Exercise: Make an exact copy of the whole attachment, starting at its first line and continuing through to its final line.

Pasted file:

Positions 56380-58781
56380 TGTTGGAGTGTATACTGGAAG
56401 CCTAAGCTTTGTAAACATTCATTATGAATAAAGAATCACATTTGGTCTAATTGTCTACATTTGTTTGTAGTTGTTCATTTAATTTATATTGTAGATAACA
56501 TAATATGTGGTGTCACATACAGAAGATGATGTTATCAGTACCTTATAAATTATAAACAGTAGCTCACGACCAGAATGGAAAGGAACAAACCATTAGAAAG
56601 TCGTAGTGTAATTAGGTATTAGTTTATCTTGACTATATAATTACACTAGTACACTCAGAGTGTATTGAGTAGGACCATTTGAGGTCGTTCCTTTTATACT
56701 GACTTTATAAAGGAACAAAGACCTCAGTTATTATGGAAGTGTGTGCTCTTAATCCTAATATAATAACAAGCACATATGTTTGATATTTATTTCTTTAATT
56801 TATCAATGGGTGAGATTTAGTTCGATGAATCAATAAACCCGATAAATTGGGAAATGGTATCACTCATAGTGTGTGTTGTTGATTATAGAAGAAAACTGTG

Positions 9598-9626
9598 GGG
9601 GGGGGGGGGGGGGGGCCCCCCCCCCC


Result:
Positions 56380-58781
56380 TGTTGGAGTGTATACTGGAAG
56401 CCTAAGCTTTGTAAACATTCATTATGAATAAAGAATCACATTTGGTCTAATTGTCTACATTTGTTTGTAGTTGTTCATTTAATTTATATTGTAGATAACA
56501 TAATATGTGGTGTCACATACAGAAGATGATGTTATCAGTACCTTATAAATTATAAACAGTAGCTCACGACCAGAATGGAAAGGAACAAACCATTAGAAAG
56601 TCGTAGTGTAATTAGGTATTAGTTTATCTTGACTATATAATTACACTAGTACACTCAGAGTGTATTGAGTAGGACCATTTGAGGTCGTTCCTTTTATACT
56701 GACTTTATAAAGGAACAAAGACCTCAGTTATTATGGAAGTGTGTGCTCTTAATCCTAATATAATAACAAGCACATATGTTTGATATTTATTTCTTTAATT
56801 TATCAATGGGTGAGATTTAGTTCGATGAATCAATAAACCCGATAAATTGGGAAATGGTATCACTCATAGTGTGTGTTGTTGATTATAGAAGAAAACTGTG

Positions 9598-9626
9598 GGG
9601 GGGGGGGGGGGGGGGCCCCCCCCCCC